9 best German beers

Nick Moyle
·6-min read
Get into the Oktoberfest spirit with our top pick (Getty)
Get into the Oktoberfest spirit with our top pick (Getty)

Clinking steins of beer, raucous singing, noisy oompah bands, plates of sausages and well-worn lederhosen: if you want to tick off German clichés then get yourself to a German beer festival because they’re all very much in evidence. These big, boozy bashes are now such a hit with fun-seekers they’re replicated the world over.

The most famous of all beer festivals, Munich’s much celebrated Oktoberfest, has strict beer entry criteria: breweries must come from the city and uphold the 500-year-old Reinheitsgebot beer purity law, meaning that booze must contain only water, barley, hops and yeast to be officially sold as beer.

Some modern brewers may curse its restrictive measures, but centuries worth of brewing experts have adhered to it and created a vast range of beer styles. Often unique to a particular town or city, each particular beer is likely to invoke a great sense of regional pride.

Only six breweries make the grade for Munich’s celebrated knees-up, but for those of you who fancy creating an Oktoberfest in your own home your only restriction is availability. And while supermarkets are well stocked with weissbiers, for a greater choice you’ll have to seek out some specialist importers.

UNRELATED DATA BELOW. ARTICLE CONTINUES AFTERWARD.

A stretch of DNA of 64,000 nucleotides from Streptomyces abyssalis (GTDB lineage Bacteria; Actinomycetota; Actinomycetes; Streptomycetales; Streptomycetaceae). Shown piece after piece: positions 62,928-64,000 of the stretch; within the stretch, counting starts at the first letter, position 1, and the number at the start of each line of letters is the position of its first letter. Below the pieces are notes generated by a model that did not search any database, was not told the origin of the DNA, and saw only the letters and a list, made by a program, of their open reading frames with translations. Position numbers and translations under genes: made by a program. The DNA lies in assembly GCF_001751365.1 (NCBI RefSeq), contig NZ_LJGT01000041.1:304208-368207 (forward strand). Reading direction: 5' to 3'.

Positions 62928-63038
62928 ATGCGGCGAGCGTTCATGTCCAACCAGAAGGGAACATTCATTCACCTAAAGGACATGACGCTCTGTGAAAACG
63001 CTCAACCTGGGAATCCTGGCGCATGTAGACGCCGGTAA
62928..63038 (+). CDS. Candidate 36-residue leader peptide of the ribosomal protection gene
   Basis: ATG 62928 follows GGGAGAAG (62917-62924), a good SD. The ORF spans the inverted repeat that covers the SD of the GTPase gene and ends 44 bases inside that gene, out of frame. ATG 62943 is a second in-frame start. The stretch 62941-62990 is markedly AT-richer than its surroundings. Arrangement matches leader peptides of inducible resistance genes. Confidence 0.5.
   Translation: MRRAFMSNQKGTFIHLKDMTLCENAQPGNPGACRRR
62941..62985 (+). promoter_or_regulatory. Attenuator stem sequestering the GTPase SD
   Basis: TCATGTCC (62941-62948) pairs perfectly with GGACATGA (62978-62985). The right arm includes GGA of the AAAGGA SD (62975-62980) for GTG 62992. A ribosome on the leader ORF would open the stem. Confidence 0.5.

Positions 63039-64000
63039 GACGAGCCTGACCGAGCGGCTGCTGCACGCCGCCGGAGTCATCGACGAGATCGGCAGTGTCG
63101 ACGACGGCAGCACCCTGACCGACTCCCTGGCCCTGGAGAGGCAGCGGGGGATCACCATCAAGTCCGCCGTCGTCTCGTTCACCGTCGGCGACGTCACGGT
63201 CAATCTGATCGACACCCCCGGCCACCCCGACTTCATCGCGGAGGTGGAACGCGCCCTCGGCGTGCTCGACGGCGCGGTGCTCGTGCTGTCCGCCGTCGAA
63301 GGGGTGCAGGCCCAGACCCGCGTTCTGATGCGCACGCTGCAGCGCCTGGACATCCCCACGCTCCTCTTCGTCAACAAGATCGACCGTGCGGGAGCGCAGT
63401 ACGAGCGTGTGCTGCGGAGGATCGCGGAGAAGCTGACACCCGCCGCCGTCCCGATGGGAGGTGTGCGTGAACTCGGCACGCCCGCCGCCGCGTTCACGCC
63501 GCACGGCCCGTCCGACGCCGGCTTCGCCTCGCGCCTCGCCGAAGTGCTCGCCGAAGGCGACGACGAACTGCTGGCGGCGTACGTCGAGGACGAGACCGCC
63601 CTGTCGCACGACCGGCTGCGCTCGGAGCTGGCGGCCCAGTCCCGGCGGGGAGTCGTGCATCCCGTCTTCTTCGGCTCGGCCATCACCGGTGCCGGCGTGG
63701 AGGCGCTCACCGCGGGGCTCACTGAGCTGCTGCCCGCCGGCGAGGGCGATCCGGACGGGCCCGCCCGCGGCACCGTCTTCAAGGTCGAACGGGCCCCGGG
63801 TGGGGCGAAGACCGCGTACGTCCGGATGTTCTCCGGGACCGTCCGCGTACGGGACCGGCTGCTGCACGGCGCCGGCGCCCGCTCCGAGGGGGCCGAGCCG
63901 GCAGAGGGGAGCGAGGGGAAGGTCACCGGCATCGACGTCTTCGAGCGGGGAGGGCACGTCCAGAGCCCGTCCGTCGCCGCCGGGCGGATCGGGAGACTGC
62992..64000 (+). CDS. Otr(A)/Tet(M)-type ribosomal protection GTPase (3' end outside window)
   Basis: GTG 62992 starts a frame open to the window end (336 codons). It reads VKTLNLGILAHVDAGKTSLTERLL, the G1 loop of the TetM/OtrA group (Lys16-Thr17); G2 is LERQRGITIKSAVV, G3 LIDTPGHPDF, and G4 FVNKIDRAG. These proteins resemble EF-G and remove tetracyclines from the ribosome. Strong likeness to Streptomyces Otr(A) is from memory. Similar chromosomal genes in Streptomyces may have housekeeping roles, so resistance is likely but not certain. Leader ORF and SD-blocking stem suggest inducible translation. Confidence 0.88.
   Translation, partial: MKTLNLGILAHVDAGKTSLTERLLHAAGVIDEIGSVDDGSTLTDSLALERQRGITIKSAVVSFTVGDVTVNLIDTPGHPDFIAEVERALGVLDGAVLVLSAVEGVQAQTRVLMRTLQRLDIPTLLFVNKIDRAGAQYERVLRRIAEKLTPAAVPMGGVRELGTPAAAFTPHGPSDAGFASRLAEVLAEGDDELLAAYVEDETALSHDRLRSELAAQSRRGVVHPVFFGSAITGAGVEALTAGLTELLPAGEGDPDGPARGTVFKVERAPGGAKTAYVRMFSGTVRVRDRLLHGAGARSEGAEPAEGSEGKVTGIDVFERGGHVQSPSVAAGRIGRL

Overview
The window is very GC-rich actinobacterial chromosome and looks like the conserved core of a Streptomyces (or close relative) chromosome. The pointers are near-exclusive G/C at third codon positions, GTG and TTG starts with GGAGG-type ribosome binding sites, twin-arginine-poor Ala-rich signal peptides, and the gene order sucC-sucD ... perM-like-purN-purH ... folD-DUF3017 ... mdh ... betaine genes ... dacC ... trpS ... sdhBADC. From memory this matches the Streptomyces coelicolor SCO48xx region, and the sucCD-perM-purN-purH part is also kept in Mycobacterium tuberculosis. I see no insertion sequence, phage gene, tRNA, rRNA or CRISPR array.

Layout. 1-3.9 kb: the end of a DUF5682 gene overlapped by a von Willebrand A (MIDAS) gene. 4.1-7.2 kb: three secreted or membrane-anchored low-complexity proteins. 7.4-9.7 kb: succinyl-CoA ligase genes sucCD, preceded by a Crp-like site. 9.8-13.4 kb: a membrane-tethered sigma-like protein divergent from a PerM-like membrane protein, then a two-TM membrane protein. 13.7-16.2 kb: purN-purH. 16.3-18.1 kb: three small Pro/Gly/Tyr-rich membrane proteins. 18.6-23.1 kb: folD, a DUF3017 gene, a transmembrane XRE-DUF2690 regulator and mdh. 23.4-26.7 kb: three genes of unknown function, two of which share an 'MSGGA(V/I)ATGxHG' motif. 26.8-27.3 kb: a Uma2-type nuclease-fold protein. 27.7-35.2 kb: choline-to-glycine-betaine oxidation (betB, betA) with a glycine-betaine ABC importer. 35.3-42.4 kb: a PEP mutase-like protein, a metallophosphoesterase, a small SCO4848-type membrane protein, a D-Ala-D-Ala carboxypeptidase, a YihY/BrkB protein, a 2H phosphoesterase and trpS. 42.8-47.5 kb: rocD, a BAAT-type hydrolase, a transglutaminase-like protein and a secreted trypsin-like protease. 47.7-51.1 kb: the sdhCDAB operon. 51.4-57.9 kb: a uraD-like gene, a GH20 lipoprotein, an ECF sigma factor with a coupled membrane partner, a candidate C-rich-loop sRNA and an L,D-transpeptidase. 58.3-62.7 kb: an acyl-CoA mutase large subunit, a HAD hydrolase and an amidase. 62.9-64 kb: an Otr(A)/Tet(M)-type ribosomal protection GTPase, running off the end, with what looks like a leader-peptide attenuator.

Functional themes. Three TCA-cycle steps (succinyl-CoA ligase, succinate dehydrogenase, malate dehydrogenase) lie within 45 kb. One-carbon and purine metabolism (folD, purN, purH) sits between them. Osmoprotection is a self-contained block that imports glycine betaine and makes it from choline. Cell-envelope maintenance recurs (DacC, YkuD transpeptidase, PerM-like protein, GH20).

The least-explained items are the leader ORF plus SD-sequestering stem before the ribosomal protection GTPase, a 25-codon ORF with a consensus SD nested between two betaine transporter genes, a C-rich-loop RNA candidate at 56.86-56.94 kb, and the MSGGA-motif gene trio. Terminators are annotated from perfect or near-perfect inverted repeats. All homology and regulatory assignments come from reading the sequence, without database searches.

Handily, we’ve done the donkey work for you, so for maximum German beer enjoyment you could do worse than enlist the help of this collection, showcasing some of the most popular styles throughout the country. Lederhosen optional.

You can trust our independent reviews. We may earn commission from some of the retailers, but we never allow this to influence selections, which are formed from real-world testing and expert advice. This revenue helps us to fund journalism across The Independent.

Hacker-Pschorr Oktoberfest Märzen, 6%: £2.79 per 500ml, Honest Brew

Made by one of the Oktoberfest breweries, Märzen was traditionally an end-of-brewing-season beer, made a little bit stronger to help them last through to the autumn festivals and beyond.

Thankfully, this Oktoberfest special is now made all year round. It provides effortlessly smooth drinking with lightly toasted caramel flavours warmed by a comforting cloak of alcohol. Simple beer expertly executed.

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Schneider Weisse Tap 6, 8.2%: £4.49 per 500ml, Beer Hawk